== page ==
A ruling by the U.S. Supreme Court on Thursday that found the Trump administration failed to give an adequate justification to add a question on citizenship to the 2020 census was quickly praised by New York and New Jersey officials and advocates who have argued that the question would have deterred immigrants from participating.
But hours later, President Donald Trump said he would attempt to delay the census indefinitely so the Supreme Court can get needed information to make a final decision on the matter. Federal law states the census must begin April 1.
The changing news left advocates and officials vowing to work hard to get an accurate count in their respective communities despite the continued battle.
“We are cautiously encouraged by the Supreme Court’s decision,” said Patricia D. Williamson, director of the New Jersey Institute for Social Justice’s New Jersey Counts Project, which is primarily focused on census outreach to Black communities. “The Commerce Department should respect this decision and proceed to prepare a 2020 Census that does not include the citizenship question."
The ruling by the justices prevents the citizenship question from being added to the 2020 census form as of now, but it gave the Commerce Department another chance to provide a "reasoned explanation" for why it wants to include the question.
It's not clear how the ruling will affect the printing of the forms that was to begin next week. The U.S. Census Bureau created two different surveys, one including the question and another without it as it awaited the high court's decision.
On Thursday, in a brief statement, the bureau said it was reviewing the ruling.
New Jersey Senators Bob Menendez and Cory Booker, as well as Mazie Hirono, a Democratic Senator from Hawaii, renewed calls for Congress to pass legislation that would prohibit the Secretary of Commerce from including any question regarding one’s citizenship or immigration status on the U.S. census.
"In its decision, the nation’s highest court recognized the Trump Administration has lied to the American people about its true political motivations for including a citizenship question, calling the Administration’s justification for the question ‘contrived,' " they said in the statement.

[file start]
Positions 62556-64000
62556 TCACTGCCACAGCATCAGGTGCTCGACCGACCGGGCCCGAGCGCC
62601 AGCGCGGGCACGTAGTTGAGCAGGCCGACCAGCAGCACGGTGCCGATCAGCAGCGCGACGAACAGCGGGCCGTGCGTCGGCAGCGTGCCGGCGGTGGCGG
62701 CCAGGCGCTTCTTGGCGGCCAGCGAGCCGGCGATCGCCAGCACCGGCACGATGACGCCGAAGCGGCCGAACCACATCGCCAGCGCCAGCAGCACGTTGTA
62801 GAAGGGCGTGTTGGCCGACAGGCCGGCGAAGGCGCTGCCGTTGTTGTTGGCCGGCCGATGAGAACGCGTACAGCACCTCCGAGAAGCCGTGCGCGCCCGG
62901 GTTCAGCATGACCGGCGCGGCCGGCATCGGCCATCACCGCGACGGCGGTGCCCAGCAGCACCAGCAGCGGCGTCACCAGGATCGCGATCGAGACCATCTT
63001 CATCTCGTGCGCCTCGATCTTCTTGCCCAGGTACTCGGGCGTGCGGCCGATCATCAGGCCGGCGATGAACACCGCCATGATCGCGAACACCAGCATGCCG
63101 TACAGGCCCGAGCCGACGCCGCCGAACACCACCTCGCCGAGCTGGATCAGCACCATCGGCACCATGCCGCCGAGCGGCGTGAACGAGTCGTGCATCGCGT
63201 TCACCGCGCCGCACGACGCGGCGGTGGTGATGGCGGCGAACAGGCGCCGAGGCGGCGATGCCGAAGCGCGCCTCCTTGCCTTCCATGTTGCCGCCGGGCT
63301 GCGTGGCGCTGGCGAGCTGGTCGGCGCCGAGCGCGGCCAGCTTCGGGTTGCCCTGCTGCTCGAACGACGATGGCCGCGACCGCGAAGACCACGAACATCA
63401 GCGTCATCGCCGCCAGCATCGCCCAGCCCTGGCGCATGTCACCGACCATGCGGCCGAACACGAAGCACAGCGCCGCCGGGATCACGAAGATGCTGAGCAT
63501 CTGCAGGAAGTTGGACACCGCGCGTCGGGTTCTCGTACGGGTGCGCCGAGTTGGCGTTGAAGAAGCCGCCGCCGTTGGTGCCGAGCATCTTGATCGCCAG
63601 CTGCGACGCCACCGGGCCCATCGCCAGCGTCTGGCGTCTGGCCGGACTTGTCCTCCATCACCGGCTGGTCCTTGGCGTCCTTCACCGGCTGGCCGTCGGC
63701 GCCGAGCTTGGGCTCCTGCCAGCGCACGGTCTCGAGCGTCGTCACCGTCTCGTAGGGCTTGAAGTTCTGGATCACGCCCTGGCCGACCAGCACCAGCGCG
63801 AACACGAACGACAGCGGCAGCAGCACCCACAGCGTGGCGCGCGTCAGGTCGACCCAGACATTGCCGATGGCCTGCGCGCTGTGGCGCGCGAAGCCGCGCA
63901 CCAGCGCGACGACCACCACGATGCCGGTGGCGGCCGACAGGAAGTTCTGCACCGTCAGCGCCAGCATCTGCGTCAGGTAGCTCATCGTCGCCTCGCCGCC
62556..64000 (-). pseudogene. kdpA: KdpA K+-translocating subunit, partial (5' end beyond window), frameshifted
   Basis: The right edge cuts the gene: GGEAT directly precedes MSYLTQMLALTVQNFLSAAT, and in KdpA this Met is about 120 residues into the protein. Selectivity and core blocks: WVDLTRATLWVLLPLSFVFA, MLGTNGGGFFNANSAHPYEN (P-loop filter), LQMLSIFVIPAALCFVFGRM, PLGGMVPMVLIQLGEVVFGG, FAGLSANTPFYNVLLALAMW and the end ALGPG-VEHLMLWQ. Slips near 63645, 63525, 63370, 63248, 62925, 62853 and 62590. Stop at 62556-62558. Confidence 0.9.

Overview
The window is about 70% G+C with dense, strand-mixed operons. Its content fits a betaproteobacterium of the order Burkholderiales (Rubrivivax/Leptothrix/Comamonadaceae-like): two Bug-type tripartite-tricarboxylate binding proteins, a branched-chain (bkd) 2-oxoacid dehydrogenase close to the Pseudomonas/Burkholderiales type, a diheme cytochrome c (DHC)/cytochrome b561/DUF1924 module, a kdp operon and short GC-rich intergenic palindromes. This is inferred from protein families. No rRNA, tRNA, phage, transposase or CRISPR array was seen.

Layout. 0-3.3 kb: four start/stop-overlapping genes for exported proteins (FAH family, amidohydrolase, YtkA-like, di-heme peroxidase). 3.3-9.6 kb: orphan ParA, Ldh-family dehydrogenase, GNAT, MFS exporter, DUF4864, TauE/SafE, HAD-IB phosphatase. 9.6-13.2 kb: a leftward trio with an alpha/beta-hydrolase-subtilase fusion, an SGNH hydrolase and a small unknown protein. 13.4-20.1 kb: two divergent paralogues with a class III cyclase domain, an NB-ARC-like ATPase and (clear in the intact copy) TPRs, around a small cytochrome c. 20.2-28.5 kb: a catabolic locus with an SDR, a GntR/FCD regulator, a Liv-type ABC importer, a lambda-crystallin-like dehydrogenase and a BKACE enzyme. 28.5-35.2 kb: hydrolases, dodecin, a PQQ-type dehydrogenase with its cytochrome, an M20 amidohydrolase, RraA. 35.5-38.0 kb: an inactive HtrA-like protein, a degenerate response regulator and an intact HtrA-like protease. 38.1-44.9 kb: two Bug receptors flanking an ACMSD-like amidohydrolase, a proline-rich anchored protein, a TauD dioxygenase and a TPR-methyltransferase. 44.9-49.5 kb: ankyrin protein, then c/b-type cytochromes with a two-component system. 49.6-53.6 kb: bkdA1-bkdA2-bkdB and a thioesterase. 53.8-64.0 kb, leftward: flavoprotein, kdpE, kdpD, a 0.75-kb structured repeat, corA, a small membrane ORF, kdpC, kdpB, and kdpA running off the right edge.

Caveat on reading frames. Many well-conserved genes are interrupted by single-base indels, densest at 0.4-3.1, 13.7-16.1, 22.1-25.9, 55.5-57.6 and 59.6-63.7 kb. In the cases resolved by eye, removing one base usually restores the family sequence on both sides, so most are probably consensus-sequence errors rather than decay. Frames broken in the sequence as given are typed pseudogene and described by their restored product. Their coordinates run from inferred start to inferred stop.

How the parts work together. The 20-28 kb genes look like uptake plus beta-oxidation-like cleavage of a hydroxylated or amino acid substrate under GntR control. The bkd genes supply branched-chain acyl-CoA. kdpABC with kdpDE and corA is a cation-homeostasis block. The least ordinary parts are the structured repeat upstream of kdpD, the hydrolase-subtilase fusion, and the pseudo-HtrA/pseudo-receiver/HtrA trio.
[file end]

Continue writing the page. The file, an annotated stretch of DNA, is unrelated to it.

Others called the ruling a win.
"The Supreme Court just confirmed what we've said all along: The Trump Administration misled all of America,'' New Jersey Attorney General Gurbir Grewal wrote on Twitter. "This is a big win, the fight to ensure that #EveryoneCounts continues."
New York's Attorney General Letitia James said every single person deserves to be counted and that she was pleased with the ruling.
"Thanks to the Court, the #2020Census will remain a tool for delivering on our government’s promise of fairness and equity,'' she said.
Advocates for Children of New Jersey said in a statement that it was encouraged by the ruling.
"We must continue to remind our leaders of the widespread support of a fair and accurate census that does not include an untested, unnecessary and harmful citizenship question," said Peter Chen, policy counsel for the advocacy group and coordinator of the Census 2020 NJ Coalition.
The court's opinion, delivered by Chief Justice John Roberts, questioned the administration's rationale for including the question on the census.
"It is rare to review a record as extensive as the one before us when evaluating informal agency action—and it should be. But having done so for the sufficient reasons we have explained, we cannot ignore the disconnect between the decision made and the explanation given," Roberts wrote.
The ruling was handed down a day after a coalition of advocacy groups requested that a federal judge in Maryland block the question from appearing on the 2020 survey while the courts determine if there was an intent to be discriminatory when the federal government decided to add the question to the census.
The Trump administration announced last year that it would add the citizenship question on the decennial form, saying it was necessary to accurately measure the voting-eligible population and enforce the 1965 Voting Rights Act.
In a statement announcing that the question would be included in 2020, the Commerce Department said the citizenship question will be the same as the one that is asked on the yearly American Community Survey.
Those who oppose the addition of the question challenged the move in court, including a coalition of states that included New York and New Jersey. The lower courts have sided with the states, which propelled the federal government to appeal the decision to the Supreme Court.
Opponents of the question say it will deter immigrants, both here legally and illegally, from taking part in the survey for fear of being deported under the Trump administration's more aggressive approach to cracking down on illegal immigration. Critics also contend that the administration wants a deliberate undercount in areas with high immigrant and Latino populations, which would then cost Democrats seats in the House, and therefore benefit the GOP.
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